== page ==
Caring for a deaf cat – 4 tips

Just like people with disabilities deserve the best life they can get, so do our pets. Most people will look for a healthy, happy kitten when getting their new cat, and that is fine. Some people, however, will take on a cat who needs some extra help. We give advice on giving a deaf cat the best life possible. They deserve it!

1. Body language

If your cat is unable to hear, she will have to make more use of her other senses. You will therefore have to be very aware of your body language. Deaf pets learn to adjust quite fast, especially if they were born deaf. As your cat will not be able to hear your commands, use your body to convey to her what you are feeling. For instance, if you want to reward good behaviour, keep your face relaxed and friendly. Use a frown when she is doing something that you don’t approve of. If you are consistent and all family members play along, you can even develop a special sign language for your cat, indicating to her things like mealtimes, playtime and the like. Give her a treat when she gets it right, and she will soon learn to understand you.

2. Let the kids help

Children should always be taught to be gentle with pets, but in the case of a deaf cat this goes a little further. As your deaf kitty won’t be able to hear your child approach and his sudden appearance may give her a fright, teach your child to always approach the deaf cat from the front, slowly, and then to gently pet her. This is important, because a cat who gets a fright might just react out of fear – resulting in a nasty scratch.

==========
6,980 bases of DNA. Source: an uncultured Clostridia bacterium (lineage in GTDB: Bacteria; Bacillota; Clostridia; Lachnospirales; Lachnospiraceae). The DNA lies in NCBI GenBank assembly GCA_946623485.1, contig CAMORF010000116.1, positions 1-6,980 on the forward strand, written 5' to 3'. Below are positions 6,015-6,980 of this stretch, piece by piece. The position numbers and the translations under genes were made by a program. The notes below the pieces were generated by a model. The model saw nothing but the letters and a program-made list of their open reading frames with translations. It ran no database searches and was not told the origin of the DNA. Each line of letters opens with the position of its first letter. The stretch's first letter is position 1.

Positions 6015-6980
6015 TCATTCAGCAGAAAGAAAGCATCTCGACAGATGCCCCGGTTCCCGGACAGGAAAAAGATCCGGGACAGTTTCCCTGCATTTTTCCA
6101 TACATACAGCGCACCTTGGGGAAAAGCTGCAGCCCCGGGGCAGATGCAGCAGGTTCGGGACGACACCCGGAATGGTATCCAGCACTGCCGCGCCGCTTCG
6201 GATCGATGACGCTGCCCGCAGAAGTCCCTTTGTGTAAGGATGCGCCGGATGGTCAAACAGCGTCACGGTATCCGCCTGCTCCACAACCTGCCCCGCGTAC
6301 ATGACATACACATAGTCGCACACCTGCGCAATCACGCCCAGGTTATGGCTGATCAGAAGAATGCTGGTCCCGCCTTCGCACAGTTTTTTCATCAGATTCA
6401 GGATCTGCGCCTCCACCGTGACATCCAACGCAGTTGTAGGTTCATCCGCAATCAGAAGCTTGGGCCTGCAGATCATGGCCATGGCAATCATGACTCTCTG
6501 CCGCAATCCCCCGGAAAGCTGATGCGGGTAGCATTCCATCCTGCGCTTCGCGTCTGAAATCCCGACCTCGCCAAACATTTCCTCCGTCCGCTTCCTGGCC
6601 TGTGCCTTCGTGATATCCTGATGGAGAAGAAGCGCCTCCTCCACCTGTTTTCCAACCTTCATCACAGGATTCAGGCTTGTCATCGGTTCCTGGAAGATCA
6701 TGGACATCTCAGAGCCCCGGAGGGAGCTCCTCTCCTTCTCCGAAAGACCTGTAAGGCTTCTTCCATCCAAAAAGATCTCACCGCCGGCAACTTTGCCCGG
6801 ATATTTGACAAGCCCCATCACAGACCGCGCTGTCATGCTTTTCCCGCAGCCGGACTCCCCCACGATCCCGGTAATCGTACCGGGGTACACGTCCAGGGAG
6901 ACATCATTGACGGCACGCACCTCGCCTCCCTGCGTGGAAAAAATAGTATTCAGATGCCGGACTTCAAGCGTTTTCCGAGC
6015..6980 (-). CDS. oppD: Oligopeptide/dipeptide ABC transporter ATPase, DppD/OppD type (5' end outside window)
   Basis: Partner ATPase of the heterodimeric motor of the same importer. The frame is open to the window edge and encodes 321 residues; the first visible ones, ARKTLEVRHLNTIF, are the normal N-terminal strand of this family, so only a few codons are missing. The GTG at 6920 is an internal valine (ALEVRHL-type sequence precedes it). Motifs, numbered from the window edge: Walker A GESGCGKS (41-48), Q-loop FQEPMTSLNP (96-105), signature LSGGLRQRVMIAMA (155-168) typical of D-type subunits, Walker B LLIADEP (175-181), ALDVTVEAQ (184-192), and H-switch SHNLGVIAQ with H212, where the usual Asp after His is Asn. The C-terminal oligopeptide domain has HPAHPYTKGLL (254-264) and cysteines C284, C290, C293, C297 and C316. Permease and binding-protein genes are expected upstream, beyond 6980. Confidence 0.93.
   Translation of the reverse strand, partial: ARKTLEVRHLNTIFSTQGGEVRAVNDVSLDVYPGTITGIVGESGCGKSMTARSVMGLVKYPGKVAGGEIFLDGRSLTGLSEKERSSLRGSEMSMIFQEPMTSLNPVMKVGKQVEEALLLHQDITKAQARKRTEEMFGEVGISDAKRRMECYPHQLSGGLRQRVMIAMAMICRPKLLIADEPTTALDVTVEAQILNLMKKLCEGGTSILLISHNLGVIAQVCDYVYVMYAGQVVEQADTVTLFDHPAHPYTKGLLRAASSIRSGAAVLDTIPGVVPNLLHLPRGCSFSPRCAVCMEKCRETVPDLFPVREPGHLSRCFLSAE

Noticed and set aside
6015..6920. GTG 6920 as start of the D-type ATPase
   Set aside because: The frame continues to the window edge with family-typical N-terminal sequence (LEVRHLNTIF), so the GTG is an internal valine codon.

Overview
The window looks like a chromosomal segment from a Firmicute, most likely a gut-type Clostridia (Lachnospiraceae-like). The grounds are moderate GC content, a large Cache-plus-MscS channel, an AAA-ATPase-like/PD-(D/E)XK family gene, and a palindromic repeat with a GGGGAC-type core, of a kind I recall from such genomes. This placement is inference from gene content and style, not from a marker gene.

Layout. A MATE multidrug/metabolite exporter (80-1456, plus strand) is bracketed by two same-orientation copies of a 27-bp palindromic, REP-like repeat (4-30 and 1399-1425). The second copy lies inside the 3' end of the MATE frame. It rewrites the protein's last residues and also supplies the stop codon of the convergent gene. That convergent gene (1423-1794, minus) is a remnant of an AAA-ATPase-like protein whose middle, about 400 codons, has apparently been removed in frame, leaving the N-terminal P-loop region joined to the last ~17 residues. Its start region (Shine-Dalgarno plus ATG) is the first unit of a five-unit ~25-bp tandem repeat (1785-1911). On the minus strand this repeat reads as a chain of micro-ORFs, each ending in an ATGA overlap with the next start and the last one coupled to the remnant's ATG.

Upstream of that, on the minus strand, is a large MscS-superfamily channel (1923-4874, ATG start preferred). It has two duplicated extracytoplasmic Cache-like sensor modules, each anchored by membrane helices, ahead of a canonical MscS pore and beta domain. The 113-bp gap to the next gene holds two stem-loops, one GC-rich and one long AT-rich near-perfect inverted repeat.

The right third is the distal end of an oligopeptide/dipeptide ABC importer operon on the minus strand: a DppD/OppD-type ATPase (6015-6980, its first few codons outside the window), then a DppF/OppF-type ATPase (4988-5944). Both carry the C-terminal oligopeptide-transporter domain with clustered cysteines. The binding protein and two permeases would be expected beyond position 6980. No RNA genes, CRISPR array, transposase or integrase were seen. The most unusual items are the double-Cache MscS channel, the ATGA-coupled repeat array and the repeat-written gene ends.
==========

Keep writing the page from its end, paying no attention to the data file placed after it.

3. Safety first

If your cat is deaf, it’s best that she is an indoor cat. She should never be allowed outside unsupervised. If she decides to roam outside she will not be able to hear traffic, people, dogs or anything else that might put her at risk. If you would like your cat to enjoy the fresh air outside, a good idea would be to ask a behaviourist to assist you – you might be able to train your cat to walk on a leash, which will enable you to keep her safe.

4. Monitor her health

Deafness as the only symptom does not necessarily mean your cat is at risk of other health problems. Some cats become deaf as they age, pretty much like humans. When it comes to cats who were born deaf, the cause might have been a genetic condition though. This means that other health risks can occur. For example, many white cats are deaf, and they might also be sensitive to cancer on their ears or noses. If you have a cat who has been born deaf, be sure to take her for regular checkups at the vet, so that you will be prepared for future problems that may arise.

Be a hero

Living with a cat who has a hearing problem might be a challenge, but you will be surprised by how easily they adjust. In the end, you will have a best friend with a slight disability. If you are looking to adopt a cat, and you feel like you can cater for a deaf one, do consider it. Sadly, these are the cats who are overlooked in favour of kittens or healthy cats.

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